When Music Meets Protest

U2%27s+Bono+performs+at+the+now-Johan+Cruyff+Arena+on+July+29%2C+2017+during+their+The+Joshua+Tree+Tour+2017.+%28Courtesy+of+Flickr%29

U2's Bono performs at the now-Johan Cruyff Arena on July 29, 2017 during their The Joshua Tree Tour 2017. (Courtesy of Flickr)

U2’s Bono performs at the now-Johan Cruyff Arena on July 29, 2017 during U2’s The Joshua Tree Tour 2017. (Courtesy of Flickr)

By Meredith Nardino

All sides of the entertainment industry are facing intense scrutiny for decades of systematic misconduct, yet the music industry has somehow managed to avoid the conversation. Last weekend, the Grammy Awards had the opportunity to address some of these social issues, but massively missed the mark. Kesha and Kendrick Lamar attempted to bring that poignant dialogue to the Grammys, but these moments took a backseat to revelations of the Recording Academy’s misogynistic and racial biases.

Despite the disappointing lack of socially-conscious commentary at the Grammys, U.N. Ambassador Nikki Haley complained that the telecast was too political. The critique came wildly unprovoked and remains inconceivable when you consider the historic relationship between music and protest.

Music has always been and will remain to be a political form of art. Haley may argue some people enjoy their music without any hint of politics thrown in, but those people just aren’t listening closely enough. Below are five songs by musicians using their art to make political statements.

1. “Sunday Bloody Sunday,” U2
U2 has never shied away from making a statement. For 40 years, the band has been churning out anthems crying for love, peace and unity. Its most recent live tours have been a culmination of its liberal stance, combining visual art and music in the most powerful way.

The gut-wrenching lyrics and militaristic drumbeat of “Sunday Bloody Sunday” allude to Northern Ireland’s Bloody Sunday massacre, where British troops shot unarmed civil rights protesters in the street.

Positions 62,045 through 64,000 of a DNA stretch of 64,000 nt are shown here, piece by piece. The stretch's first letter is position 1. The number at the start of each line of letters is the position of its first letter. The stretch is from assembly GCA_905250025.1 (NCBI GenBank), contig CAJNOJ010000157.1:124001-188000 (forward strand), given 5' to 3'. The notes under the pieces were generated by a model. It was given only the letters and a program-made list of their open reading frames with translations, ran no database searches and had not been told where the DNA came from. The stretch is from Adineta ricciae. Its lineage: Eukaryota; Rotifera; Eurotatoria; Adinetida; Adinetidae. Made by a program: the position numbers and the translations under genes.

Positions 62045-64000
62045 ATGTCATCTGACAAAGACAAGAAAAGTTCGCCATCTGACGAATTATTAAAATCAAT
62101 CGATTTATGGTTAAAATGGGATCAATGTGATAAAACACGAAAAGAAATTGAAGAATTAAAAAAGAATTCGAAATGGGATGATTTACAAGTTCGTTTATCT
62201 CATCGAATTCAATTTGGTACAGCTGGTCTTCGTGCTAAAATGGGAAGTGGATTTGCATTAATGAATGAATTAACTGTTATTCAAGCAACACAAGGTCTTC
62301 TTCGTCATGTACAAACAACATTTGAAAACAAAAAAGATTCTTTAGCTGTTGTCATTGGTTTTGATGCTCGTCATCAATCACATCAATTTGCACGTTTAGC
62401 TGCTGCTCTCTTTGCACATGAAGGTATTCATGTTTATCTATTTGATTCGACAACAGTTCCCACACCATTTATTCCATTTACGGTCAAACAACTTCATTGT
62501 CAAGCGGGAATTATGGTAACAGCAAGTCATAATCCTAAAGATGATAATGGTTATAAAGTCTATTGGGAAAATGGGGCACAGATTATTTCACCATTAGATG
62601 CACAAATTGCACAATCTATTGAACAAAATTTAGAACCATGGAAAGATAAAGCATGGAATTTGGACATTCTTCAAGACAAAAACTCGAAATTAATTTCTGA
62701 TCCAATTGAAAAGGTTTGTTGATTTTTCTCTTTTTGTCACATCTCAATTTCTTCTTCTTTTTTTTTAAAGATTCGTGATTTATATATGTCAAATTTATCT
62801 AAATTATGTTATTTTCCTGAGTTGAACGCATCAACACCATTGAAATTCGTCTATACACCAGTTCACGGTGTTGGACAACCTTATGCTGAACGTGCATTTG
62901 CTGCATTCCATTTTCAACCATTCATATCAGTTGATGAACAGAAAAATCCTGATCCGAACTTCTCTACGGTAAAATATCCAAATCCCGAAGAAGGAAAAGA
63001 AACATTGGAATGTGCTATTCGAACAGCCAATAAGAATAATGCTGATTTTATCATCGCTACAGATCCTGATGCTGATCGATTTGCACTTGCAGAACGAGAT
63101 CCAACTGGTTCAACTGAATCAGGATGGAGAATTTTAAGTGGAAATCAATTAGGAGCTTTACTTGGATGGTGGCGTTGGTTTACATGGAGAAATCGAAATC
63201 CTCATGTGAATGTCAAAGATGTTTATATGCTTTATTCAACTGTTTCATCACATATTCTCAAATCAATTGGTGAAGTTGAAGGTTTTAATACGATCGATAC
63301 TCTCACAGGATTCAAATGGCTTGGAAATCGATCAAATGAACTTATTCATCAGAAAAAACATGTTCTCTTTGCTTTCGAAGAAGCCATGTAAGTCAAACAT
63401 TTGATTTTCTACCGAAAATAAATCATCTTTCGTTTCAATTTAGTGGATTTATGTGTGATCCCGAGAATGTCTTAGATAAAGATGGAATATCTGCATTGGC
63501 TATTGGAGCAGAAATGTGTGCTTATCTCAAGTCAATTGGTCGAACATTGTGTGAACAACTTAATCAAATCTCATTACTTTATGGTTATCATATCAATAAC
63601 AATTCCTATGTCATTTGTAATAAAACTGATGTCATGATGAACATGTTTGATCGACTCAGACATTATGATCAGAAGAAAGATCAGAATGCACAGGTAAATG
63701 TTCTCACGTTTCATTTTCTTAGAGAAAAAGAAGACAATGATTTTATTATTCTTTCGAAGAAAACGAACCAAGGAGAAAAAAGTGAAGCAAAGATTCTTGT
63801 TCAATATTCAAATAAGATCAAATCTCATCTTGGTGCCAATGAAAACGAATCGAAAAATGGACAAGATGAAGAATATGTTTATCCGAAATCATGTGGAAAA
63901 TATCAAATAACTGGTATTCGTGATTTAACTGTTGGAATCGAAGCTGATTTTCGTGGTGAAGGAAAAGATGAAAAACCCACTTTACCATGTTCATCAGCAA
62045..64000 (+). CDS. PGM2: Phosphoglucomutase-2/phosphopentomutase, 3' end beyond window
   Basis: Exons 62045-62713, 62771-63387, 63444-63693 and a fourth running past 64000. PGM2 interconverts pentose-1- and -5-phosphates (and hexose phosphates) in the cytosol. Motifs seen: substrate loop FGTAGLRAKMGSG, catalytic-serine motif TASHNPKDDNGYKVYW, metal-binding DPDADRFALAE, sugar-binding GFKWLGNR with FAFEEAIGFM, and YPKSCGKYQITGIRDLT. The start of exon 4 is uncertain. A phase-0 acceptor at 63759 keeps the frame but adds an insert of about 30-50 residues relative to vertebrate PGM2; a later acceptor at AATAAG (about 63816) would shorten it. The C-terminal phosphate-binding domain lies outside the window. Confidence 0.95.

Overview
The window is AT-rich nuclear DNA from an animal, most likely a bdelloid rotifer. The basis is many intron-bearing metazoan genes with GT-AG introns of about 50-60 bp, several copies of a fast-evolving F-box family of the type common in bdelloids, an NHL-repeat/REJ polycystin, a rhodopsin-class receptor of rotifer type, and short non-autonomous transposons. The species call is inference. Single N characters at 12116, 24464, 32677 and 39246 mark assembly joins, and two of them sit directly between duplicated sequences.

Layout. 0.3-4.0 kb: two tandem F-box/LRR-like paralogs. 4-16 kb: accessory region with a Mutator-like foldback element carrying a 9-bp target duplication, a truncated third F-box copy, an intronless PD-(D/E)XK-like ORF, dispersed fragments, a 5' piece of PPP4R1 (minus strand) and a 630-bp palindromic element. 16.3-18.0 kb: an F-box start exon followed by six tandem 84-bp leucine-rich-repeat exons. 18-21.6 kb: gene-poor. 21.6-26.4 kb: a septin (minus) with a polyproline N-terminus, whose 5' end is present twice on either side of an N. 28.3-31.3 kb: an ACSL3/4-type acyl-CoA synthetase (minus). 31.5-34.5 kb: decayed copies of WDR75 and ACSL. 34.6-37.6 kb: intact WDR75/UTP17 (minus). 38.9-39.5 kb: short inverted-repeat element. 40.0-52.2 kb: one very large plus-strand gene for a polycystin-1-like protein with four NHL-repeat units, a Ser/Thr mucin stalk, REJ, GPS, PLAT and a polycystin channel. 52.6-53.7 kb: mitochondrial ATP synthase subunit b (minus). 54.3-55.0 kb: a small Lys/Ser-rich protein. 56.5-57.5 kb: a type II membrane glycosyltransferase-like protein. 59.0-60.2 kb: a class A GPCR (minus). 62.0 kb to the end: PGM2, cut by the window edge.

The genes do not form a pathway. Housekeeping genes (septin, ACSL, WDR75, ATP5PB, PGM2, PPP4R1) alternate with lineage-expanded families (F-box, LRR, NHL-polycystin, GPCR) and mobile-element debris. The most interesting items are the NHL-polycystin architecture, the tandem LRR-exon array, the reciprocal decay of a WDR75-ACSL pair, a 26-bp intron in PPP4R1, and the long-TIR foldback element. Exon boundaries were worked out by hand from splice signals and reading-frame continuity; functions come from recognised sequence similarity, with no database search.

The song was released in 1983 but still holds an eerie relevance to modern political strife.

2. “What’s Going On,” Marvin Gaye
It does not take much to recognize the social commentary in this soulful Motown classic. Influenced by countless events of police brutality, Gaye and songwriter Obie Benson faced backlash from studio heads who thought recording a protest song would alienate listeners.

The laidback, emotional delivery of “What’s Going On” makes it one of the most significant and personal songs in Gaye’s repertoire. It’s a plea for love and understanding during one of the most divided eras of our nation’s history.

3. “Respect,” Aretha Franklin
Aretha Franklin isn’t asking for your respect – she’s demanding it. The queen of soul alters the entire meaning of Otis Redding’s original version, flipping the gender pronouns to create the empowering anthem we all know by heart.

It may have been released during the height of the civil rights and feminist movements, but “Respect” speaks volumes to anyone feeling marginalized or disadvantaged by social conventions. Feminism has been misappropriated by celebrities and recording artists for decades, but when Aretha speaks up for women’s rights, you listen.

4. “Young Americans,” David Bowie
This mid-70s soul tribute, responsible for Bowie’s breakthrough, offers one of the most cynical takes on the American Dream to exist before millennial culture allegedly killed it. Referencing McCarthyism, President Nixon, racial inequality and the Beatles, Bowie playfully critiques the hypocritical and idealistic image of the American experience as it is projected to the rest of the world.

Surprisingly, “Young Americans” is responsible for Bowie’s breakthrough in the States, but maybe we can attribute that to the not-so-subtle Beatles sample in the fourth verse.

5. “Alright,” Kendrick Lamar
The Obama era brought some of the most diverse, introspective and liberal music to the forefront of popular culture. This president changed the face of politics and inspired legions of young people of color to dream big and be themselves.

Kendrick Lamar’s legacy indelibly intertwines with Obama’s and that of the Black Lives Matter movement. “Alright” has become the unofficial theme song of the modern fight against racial injustice of black people in America.

Kendrick has recognized the power of this song, saying that even though it has not been all over the radio, it is infiltrating our lives with its powerful and personal message.